After the filming at the Odyssey was over, Ralphie Dee started his deejay work proper at the club. Sometime in October of 1977, he received a package sent to the club containing copies of the soundtrack album for the upcoming film, now called Saturday Night Fever. “I was thinking, ‘Why did they change the name of the movie?'” he says. “I'm looking at the songs [on the the record]. ‘Okay, I know the Bee Gees, the Trammps, Tavares, okay. But what's this “Stayin' Alive?” “Night Fever?” Who's Yvonne Elliman? “Night at Disco Mountain?” What the hell is this?’

<p>The cover of the legendary ‘Saturday Night Fever’ album, which was recently reissued for its 40th anniversary.</p>

The cover of the legendary ‘Saturday Night Fever’ album, which was recently reissued for its 40th anniversary.

Capitol/UMe

“Chuck gave me two copies, he took two copies,” he continues. “At the beginning of the night, before people were at the Odyssey, we started playing it since this is going to be a movie. Who knew if it's going to get to the theaters.” (D'Agostino wasn't the only one who questioned the film's potential for success; as Alice Echols wrote in her 2011 book, Hot Stuff: “Even the Bay Ridge locals were dubious about the movie's commercial prospects”).

The movie finally premiered in December 1977, at Brooklyn's Oceana Theater, followed by a party at 2001 Odyssey. Unfortunately for D'Agostino, he wasn't able to attend the premiere because he was obligated to work at the club for the after-party. To him, that night was a turning point when he saw the amount of media covering the event; it was when he realized that Saturday Night Fever wasn't just a small-time movie. “The next thing I know, the following Friday night, everything changed,” he says. “I would get to that club at 8 o'clock and there was a line around the freaking corner. That place was never like that [except for when the Trammps would play there]. I never seen anything like it. Nobody had any idea what that movie was gonna do.”

Buoyed by the mammoth popularity of the film and the soundtrack album, 2001 Odyssey was one of the hottest clubs in New York City outside of the relatively-new Studio 54 in Manhattan. There were times when the club would be filled to overcapacity, prompting visits from the fire department, according to D’Agostino, who was only about 16 years old when all of this was happening. “All of a sudden, I'm a freaking superstar,” he says. “People are calling me up, 'Can you get me in?' That was an arrow to the brain, that this was going to be a huge. I couldn't even tell you the euphoria. It was being at the right place at the right time.”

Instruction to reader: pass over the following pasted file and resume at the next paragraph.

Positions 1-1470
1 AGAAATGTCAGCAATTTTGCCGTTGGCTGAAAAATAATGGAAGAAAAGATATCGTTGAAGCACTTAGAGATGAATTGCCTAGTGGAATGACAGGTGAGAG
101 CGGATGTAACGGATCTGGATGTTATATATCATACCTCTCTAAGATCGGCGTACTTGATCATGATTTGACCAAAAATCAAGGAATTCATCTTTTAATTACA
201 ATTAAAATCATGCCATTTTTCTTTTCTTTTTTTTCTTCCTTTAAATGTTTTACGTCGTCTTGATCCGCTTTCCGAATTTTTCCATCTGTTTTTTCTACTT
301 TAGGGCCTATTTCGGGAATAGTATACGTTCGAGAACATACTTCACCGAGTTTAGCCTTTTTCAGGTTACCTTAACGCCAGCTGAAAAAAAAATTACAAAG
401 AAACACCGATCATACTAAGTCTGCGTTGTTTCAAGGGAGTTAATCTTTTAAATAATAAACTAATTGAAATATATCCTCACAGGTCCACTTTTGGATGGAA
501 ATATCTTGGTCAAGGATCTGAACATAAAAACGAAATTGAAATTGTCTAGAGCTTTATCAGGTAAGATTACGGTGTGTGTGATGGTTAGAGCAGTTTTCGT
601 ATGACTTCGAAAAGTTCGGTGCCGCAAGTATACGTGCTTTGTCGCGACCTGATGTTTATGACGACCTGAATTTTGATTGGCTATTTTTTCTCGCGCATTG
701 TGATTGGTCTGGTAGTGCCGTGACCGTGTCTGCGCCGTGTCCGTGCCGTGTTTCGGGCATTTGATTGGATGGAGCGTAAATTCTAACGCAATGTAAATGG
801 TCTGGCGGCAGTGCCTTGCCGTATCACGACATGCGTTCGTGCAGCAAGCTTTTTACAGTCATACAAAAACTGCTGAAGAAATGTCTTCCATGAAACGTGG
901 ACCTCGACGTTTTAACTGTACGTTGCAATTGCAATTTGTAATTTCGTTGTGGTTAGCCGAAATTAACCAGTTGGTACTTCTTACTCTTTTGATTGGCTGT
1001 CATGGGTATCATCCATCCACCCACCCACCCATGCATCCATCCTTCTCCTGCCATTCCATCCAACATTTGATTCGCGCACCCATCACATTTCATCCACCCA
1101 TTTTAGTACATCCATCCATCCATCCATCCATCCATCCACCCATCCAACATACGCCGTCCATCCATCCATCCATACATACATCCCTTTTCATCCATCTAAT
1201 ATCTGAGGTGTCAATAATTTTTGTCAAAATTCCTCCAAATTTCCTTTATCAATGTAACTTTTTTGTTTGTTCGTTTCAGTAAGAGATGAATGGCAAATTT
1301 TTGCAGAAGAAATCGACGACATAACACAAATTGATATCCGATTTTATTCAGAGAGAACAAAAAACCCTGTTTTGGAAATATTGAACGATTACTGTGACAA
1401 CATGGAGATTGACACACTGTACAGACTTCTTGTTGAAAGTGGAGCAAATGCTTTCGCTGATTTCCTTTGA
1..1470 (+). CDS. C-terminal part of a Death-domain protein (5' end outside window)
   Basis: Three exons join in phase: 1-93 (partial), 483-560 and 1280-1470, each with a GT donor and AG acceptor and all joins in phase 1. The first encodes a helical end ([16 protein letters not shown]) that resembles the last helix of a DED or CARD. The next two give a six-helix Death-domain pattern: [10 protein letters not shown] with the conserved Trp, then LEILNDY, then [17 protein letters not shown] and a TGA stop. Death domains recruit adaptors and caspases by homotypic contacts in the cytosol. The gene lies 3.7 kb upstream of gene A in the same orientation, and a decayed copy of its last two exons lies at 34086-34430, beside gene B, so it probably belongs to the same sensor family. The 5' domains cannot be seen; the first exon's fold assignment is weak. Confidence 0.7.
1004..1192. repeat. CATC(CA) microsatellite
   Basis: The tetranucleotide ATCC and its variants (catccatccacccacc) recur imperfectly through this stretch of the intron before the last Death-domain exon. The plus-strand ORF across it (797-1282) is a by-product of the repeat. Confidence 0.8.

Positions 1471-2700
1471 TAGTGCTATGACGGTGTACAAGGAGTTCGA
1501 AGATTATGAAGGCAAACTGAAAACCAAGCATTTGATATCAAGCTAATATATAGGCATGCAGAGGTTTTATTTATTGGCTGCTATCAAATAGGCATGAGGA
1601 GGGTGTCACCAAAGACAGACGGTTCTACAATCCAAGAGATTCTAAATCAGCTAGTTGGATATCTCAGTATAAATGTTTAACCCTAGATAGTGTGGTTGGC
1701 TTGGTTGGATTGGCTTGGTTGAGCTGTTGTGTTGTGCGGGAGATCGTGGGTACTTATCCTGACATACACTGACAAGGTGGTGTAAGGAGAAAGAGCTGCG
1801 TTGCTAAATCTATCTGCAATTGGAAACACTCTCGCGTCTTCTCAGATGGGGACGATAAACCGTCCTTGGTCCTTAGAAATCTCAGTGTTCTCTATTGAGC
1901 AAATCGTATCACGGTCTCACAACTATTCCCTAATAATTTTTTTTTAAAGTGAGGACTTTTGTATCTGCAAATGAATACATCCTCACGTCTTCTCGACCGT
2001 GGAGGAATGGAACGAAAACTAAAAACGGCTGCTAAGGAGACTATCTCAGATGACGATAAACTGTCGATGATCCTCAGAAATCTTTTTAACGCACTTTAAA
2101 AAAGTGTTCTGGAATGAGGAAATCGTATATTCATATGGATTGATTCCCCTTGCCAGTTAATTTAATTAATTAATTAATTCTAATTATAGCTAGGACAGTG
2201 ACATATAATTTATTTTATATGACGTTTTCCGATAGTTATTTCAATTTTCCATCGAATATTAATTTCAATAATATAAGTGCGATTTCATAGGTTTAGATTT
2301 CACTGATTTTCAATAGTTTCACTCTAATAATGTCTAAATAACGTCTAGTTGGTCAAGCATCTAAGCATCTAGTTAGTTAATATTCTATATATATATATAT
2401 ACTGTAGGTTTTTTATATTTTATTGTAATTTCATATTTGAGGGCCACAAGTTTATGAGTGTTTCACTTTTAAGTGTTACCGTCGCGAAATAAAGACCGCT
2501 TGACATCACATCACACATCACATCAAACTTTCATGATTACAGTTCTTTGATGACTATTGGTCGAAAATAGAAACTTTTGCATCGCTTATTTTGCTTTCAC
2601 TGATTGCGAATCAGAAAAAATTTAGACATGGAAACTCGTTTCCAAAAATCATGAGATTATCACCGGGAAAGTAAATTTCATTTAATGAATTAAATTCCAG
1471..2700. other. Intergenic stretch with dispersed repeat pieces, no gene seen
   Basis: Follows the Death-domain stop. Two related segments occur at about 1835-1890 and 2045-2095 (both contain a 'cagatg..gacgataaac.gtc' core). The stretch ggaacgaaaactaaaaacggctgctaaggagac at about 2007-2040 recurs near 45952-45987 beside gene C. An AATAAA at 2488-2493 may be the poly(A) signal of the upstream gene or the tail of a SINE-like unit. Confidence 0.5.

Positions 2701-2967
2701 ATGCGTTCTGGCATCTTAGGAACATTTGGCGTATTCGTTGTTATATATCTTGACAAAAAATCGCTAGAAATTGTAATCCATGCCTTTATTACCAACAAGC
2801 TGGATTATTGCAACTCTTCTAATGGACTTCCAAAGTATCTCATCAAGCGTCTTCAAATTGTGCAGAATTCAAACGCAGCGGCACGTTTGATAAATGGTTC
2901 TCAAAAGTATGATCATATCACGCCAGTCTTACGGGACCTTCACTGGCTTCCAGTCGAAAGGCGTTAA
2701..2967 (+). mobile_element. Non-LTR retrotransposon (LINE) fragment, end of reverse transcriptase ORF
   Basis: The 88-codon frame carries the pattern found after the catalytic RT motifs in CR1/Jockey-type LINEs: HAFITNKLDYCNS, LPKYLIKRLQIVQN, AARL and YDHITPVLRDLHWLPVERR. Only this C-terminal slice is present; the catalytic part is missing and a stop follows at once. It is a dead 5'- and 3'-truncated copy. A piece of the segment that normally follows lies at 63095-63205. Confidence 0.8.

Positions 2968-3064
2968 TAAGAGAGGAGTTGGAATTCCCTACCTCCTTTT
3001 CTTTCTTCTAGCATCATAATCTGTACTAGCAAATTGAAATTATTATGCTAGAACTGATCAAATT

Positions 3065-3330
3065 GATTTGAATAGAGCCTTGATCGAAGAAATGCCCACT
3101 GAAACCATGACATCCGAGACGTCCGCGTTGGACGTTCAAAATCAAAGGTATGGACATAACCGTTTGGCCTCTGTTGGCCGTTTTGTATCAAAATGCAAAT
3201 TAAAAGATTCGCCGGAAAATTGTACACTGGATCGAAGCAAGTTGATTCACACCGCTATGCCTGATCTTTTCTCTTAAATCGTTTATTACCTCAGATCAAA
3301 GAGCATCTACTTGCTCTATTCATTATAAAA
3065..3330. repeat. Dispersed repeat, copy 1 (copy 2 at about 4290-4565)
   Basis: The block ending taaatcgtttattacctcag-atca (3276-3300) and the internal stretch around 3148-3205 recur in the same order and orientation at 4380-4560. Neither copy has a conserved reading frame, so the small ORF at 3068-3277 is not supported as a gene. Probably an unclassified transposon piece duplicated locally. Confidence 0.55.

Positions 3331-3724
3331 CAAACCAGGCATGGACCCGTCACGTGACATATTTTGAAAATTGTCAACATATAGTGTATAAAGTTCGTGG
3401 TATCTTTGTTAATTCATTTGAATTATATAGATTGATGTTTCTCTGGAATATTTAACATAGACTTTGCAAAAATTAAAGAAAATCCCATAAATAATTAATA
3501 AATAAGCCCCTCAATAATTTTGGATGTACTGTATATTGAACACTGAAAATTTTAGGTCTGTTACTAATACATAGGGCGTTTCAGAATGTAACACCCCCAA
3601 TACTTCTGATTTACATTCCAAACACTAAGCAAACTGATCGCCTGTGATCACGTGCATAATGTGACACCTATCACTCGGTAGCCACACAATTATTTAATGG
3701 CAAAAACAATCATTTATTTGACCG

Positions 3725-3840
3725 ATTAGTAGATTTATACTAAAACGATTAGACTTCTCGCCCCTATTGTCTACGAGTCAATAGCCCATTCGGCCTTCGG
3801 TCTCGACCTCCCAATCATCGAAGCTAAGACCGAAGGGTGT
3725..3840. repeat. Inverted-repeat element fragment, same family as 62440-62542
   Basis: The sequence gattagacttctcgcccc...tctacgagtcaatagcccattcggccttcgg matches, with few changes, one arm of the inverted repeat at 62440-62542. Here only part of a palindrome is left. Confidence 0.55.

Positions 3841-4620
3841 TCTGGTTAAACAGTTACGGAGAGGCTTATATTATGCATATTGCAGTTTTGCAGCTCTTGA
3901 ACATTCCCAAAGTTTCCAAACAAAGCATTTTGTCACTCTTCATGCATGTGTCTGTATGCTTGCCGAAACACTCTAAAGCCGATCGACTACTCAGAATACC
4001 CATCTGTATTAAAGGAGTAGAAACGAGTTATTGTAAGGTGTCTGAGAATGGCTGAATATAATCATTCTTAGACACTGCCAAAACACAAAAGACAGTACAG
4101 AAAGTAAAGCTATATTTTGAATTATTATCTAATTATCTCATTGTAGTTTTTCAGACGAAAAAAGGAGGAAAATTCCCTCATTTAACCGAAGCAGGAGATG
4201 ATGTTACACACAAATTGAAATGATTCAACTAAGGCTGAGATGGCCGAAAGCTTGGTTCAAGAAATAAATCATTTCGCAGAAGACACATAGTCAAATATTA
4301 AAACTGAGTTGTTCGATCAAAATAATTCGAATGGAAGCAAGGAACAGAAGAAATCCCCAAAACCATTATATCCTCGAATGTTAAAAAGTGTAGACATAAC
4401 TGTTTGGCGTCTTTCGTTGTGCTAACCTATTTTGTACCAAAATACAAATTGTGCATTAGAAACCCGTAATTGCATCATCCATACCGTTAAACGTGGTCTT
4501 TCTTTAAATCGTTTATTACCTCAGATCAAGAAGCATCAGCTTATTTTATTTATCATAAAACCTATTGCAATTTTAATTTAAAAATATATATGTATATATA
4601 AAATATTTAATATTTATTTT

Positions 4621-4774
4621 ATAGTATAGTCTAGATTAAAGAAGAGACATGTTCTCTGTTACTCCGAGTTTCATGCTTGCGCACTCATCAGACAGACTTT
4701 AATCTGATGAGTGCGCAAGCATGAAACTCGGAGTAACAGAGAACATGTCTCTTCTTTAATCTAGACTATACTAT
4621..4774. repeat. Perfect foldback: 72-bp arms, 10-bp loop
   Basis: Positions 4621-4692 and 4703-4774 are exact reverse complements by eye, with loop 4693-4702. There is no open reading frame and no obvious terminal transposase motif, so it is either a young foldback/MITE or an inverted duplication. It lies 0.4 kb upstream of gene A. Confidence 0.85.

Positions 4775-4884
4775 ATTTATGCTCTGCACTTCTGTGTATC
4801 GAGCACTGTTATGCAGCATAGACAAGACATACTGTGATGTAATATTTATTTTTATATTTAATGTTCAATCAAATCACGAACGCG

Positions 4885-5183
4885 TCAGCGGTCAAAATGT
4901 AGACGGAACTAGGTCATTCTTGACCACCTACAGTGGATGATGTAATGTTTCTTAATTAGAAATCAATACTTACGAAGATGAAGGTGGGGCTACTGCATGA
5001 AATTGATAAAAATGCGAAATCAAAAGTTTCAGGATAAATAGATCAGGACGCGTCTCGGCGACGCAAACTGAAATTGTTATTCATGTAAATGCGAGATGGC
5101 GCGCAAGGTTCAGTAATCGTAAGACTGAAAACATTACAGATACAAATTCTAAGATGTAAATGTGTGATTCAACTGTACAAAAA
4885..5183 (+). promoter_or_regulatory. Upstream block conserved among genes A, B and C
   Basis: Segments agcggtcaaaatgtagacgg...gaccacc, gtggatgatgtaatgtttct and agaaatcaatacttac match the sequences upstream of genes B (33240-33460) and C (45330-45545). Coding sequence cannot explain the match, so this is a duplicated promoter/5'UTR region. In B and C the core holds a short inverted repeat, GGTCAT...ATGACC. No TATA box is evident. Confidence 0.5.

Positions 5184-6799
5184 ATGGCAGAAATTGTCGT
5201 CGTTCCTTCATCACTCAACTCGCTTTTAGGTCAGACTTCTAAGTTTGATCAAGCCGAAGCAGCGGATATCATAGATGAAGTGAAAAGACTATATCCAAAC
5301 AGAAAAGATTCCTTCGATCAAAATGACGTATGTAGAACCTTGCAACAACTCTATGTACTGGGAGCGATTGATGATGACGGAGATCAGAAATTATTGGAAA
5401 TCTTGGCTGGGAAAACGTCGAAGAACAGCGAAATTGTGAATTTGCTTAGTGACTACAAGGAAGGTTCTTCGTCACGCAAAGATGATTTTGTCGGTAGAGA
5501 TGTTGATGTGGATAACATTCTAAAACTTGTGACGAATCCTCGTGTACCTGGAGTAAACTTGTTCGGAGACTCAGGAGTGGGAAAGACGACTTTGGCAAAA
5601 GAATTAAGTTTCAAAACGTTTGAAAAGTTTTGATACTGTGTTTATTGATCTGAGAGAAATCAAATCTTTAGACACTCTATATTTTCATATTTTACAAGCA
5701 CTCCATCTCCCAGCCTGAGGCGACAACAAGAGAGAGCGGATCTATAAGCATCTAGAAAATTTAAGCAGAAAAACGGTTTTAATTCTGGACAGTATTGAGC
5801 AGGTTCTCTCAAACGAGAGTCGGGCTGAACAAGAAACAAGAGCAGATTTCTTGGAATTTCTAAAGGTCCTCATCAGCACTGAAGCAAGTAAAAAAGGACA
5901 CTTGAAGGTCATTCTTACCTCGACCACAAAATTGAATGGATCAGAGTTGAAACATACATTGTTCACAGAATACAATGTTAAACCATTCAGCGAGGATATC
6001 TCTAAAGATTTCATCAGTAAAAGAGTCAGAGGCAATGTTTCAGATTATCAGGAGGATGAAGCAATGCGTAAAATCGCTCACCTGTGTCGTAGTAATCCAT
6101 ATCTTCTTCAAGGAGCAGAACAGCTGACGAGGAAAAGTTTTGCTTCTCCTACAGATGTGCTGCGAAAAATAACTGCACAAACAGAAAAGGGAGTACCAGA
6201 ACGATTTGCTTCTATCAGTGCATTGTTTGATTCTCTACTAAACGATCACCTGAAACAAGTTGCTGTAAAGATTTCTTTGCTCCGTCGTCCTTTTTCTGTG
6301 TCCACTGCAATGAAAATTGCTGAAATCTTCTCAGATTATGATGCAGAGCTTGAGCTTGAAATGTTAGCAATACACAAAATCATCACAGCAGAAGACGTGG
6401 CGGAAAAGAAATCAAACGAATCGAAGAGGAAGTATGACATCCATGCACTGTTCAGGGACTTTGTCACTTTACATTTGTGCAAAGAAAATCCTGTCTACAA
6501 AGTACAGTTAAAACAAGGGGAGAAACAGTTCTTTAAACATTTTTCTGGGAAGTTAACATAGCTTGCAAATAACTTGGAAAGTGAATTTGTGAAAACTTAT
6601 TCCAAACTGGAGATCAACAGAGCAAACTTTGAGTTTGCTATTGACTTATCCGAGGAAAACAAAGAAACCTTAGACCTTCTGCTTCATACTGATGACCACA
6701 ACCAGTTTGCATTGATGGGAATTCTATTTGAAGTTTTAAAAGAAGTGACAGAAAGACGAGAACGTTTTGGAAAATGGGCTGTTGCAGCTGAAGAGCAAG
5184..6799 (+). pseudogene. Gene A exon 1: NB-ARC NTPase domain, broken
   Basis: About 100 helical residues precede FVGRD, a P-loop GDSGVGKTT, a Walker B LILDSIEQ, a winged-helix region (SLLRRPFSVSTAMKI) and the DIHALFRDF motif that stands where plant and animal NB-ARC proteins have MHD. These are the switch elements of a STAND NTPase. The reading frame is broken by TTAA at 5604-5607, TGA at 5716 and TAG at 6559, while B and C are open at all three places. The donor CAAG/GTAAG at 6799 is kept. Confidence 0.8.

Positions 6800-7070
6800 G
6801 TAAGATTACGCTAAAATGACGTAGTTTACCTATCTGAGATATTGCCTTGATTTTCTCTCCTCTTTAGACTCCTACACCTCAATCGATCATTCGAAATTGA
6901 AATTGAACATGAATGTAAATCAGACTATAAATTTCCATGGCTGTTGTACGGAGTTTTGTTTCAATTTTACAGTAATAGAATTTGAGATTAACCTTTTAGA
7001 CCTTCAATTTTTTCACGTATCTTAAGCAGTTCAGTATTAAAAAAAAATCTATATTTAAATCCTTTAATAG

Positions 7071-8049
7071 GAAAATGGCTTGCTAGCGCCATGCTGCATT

D'Agostino spun dance music that was both mainstream and under-the-radar—among the songs he played at Odyssey included War's “Galaxy”; Heatwave's “The Groove Line”; Donna Summer's “Last Dance”; and Voyage's “From East to West.” But even at the height of disco, D'Agostino also saw the writing on the wall, as disco was everywhere in the culture. “It was totally overdone, it was a blur,” he admits. “What I played was all club music. When “Boogie Oogie Oogie” [a number one hit by A Taste of Honey] first came out, I played it. But then after a while, I refrained from playing it because they were playing it on the radio. It just took the edginess off. It was 'disco this,' 'disco that,' 'disco haircuts.' I started to see the commercialization of it.”

By 1980 the popularity of Odyssey, and disco itself, diminished significantly due to the infamous 'Disco Sucks' backlash. “It wasn't cool to go to Odyssey anymore,” D'Agostino says. “The luster of it wore off, other clubs had opened up, and people started to go to those places. ‘Disco Sucks’ came down with a bang. It was really, really bad.” 2001 Odyssey later turned into another club called Spectrum before finally shutting down in 2005. But that didn't end D'Agostino's deejaying career, as he moved on to other local clubs such as Blossoms in Staten Island, and Pastels in Brooklyn.I had to adapt,” he says. “I always got jobs at places because of where I worked, and people knew me. 'Well, if Ralphie played at Odyssey, he's gonna bring the people to come see him at my place.' So that's how it all worked.”

Then D'Agostino got involved into music production, which led to a second successful period for him--this time in Europe where he worked during the house/techno/rave music scenes of the '90s. “I had a hit in that era,” he recalls. “It was a worldwide hit everywhere except in the U.S. They would fly me over to Europe. I played there from 1990 to 1999. The Ralphie Dee that these people [overseas] knew me from had no idea it was the same Ralphie Dee from 2001 [Odyssey]. They were so far apart, two separate worlds. They never asked, I never told them.”

Things came full circle to D'Agostino around 1997 when disco entered a period of resurgence and appreciation, a contrast to the '80s when the genre was ostracized in America. Since then D'Agostino has deejayed at disco reunion shows tied to the milestone anniversaries of Saturday Night Fever. This past summer, he took part in a 40th anniversary concert celebration for the movie at Coney Island that included the Trammps, Tavares, and Yvonne Elliman, the recording artists featured on the original soundtrack album. The audience may have gotten older and left their fly away collars and bell bottomed pants in the closet, but their enthusiasm for the old disco hits hasn't wavered.

“People would say to me, 'You were the first guy to ever play that song,'” says D'Agostino. “'I remember meeting my wife when you played this song.' 'The first time I went to the Odyssey dance floor was when I met my wife and married her.' I get that stuff all the time. It's just really, really weird.”

Now semi-retired, D'Agostino quips that if he ever wrote a memoir, it would be called Twice in a Lifetime, based on his career peaks during the '70s and '90s. “It was a great experience,” he says. “I was able to do things that people had never done. I've been to places...it's great. I'm very happy where I am in my life. I'm very grateful.”

<p>Ralphie Dee today. </p>

Ralphie Dee today.

(photo provided by Ralph D'Agostino)